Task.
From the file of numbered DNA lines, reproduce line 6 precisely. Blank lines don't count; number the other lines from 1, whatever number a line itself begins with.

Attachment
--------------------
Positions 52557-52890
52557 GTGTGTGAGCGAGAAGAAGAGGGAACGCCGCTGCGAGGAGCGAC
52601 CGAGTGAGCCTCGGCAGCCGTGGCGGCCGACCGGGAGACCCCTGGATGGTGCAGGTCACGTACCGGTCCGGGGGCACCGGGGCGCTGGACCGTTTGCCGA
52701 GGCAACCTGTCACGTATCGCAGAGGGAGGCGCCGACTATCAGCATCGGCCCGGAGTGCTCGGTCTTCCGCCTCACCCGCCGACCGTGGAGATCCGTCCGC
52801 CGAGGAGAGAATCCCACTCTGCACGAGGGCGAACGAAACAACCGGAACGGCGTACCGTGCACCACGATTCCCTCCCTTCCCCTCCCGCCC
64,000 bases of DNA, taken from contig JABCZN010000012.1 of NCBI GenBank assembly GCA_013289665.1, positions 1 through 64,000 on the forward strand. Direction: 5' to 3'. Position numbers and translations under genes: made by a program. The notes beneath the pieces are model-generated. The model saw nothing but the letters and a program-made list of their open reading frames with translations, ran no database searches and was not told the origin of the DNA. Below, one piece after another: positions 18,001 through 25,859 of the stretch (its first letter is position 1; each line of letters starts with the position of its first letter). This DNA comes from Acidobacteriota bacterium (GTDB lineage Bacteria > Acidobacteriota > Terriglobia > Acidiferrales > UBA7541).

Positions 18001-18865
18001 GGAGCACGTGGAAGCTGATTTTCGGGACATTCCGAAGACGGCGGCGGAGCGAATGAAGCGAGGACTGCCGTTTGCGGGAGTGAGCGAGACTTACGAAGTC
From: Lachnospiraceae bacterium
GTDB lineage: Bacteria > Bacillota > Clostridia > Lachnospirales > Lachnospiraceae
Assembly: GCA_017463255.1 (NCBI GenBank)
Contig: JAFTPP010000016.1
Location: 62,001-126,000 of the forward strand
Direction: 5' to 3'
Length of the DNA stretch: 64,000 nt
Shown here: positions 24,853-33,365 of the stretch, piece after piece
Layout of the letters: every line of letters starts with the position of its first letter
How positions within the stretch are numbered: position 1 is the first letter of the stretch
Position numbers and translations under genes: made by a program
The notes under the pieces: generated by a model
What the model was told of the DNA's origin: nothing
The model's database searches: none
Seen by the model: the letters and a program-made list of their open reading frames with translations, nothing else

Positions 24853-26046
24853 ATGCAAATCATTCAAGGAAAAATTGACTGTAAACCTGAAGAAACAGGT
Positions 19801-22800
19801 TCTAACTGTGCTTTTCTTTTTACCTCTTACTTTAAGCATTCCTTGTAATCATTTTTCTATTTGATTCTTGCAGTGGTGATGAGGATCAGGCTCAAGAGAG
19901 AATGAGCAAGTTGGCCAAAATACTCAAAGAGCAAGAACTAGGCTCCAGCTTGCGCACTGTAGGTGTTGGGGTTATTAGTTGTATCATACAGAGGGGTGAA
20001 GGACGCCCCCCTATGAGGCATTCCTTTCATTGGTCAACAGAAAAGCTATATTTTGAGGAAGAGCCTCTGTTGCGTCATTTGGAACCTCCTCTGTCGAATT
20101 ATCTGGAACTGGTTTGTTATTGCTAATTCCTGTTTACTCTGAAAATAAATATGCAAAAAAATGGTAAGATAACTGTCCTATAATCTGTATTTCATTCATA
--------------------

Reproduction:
64,000 bases of DNA, taken from contig JABCZN010000012.1 of NCBI GenBank assembly GCA_013289665.1, positions 1 through 64,000 on the forward strand. Direction: 5' to 3'. Position numbers and translations under genes: made by a program. The notes beneath the pieces are model-generated. The model saw nothing but the letters and a program-made list of their open reading frames with translations, ran no database searches and was not told the origin of the DNA. Below, one piece after another: positions 18,001 through 25,859 of the stretch (its first letter is position 1; each line of letters starts with the position of its first letter). This DNA comes from Acidobacteriota bacterium (GTDB lineage Bacteria > Acidobacteriota > Terriglobia > Acidiferrales > UBA7541).